11Brothers, do not slander one another. Anyone who speaks against his brother or judges him speaks against the law and judges it. When you judge the law, you are not keeping it, but sitting in judgment on it. 12There is only one Lawgiver and Judge, the one who is able to save and destroy. But you—who are you to judge your neighbor? (James 4:11-12)
James returns to the issue of the tongue, our speech. He spent one whole chapter (ch 3) talking about the destructiveness of our words and now he returns to the topic here. Obviously this was an issue among believers in James’ day. Things haven’t changed much in 2000 years!
Death and life are in the power of the tongue… (Proverbs 18:21).
It is our mouth that often gets us into trouble…and ruins relationships.
Brothers, do not slander one another. Even though we are brothers and sisters in Christ, we can still do damage to one another with our words. The word “slander” is the Greek word, katalaleo (laleo, to speak + kata, against), and it refers to any kind of attacking, critiquing, or blaming speech.
Anyone who speaks against his brother or judges him speaks against the law and judges it. Interesting. James’ basic argument is that as soon as we start critiquing another person, we set ourselves above them (as their judge) and also above the law. God tells us to guard our tongue, love our brother, and speak blessing not cursing (1 Peter 3:9). And we say, “But Lord, in this case, I personally have an exemption. Your law does not apply to me here. I see this one clearly. I know that I am righteous and objective and have the right to pass judgment on this other person.”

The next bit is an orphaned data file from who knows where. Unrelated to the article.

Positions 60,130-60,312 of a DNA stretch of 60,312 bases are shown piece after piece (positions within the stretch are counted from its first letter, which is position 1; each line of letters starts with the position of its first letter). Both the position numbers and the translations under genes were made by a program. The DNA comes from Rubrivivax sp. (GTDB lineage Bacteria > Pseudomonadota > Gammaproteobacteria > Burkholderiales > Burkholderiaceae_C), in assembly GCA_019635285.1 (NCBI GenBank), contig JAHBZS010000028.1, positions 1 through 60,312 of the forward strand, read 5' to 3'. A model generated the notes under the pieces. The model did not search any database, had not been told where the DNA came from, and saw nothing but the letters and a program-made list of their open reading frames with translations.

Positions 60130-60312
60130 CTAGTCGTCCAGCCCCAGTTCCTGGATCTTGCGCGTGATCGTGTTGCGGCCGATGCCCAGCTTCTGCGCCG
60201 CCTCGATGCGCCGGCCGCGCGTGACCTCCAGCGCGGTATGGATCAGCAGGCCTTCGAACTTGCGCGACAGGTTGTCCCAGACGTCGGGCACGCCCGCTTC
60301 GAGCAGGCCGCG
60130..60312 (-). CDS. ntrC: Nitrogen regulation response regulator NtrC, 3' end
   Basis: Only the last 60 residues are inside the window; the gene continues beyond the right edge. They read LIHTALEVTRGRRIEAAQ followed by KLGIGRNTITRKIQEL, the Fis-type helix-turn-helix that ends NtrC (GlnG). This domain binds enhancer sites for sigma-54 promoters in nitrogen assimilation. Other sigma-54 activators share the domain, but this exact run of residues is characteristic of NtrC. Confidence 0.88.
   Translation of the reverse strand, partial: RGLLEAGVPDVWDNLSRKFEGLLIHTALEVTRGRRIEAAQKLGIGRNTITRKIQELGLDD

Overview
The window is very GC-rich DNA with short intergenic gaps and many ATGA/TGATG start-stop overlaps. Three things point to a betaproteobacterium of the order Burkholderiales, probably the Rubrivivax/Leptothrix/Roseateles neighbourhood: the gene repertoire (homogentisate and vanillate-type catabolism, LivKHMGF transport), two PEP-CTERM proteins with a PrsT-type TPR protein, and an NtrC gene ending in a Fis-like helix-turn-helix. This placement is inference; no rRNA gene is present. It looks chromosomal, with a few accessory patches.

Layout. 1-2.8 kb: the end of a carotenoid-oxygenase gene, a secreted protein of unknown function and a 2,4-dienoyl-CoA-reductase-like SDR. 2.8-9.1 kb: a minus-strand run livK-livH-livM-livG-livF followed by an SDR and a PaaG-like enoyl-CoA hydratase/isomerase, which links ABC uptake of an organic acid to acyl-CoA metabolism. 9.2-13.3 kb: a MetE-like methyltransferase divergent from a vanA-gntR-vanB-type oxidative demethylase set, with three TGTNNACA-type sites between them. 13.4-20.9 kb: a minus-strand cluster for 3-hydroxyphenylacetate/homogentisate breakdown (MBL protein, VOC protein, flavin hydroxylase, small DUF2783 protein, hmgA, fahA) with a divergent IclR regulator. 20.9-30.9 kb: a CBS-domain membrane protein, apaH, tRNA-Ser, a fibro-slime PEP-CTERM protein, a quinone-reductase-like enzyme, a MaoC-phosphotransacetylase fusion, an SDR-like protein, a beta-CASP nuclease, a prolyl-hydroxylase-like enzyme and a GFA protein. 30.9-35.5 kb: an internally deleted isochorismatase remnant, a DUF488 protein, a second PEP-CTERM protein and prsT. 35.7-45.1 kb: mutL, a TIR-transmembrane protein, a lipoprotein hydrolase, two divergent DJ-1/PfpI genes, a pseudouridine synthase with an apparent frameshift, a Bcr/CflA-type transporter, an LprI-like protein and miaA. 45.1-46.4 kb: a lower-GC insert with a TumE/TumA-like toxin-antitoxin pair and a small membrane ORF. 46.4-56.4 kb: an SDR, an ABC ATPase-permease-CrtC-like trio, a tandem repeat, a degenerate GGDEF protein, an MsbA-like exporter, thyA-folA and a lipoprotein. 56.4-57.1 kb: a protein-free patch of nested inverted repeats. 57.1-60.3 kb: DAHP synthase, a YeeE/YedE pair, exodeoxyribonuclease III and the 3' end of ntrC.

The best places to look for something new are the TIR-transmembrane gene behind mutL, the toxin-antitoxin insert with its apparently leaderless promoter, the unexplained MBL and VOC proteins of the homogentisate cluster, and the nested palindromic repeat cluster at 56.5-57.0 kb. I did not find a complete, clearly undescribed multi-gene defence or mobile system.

You know what drives us crazy? When someone thinks that they are above the law. When they think that the rules do not apply to them. Ever stand behind someone in the 10 Item Express Lane who has 25 objects in their basket? And they casually unload them on the conveyor belt as if to say, “I know I am over the limit but I don’t care. And just to show you I don’t care, I am going to go slow too.”
Well, James says that whenever you critique/blame/attack another person, “Thou art the man (or the woman)!” We are not only breaking the law but we are acting as if we stand above it too.
But you—who are you to judge your neighbor? Our words show our arrogance. We are not the judge…nor the lawgiver. We do not stand above the law…nor above others.
I think that is why James will say later on, Confess your sins to each other and pray for each other so that you may be healed (5:16a). It is only when I realize that I am a sinner, that I fall short, that I blow it, that I mistreat others, that I fail to love as Christ loves, that I need forgiveness…it is only when I live in that awareness that I will truly encourage and love my brother in Christ and bring healing to my relationships.
Ironically it is the broken man or woman who brings wholeness to others.
Lord, forgive me when I am quick to criticize, quick to judge, quick to justify myself and blame others. May my words bring life to those I meet today.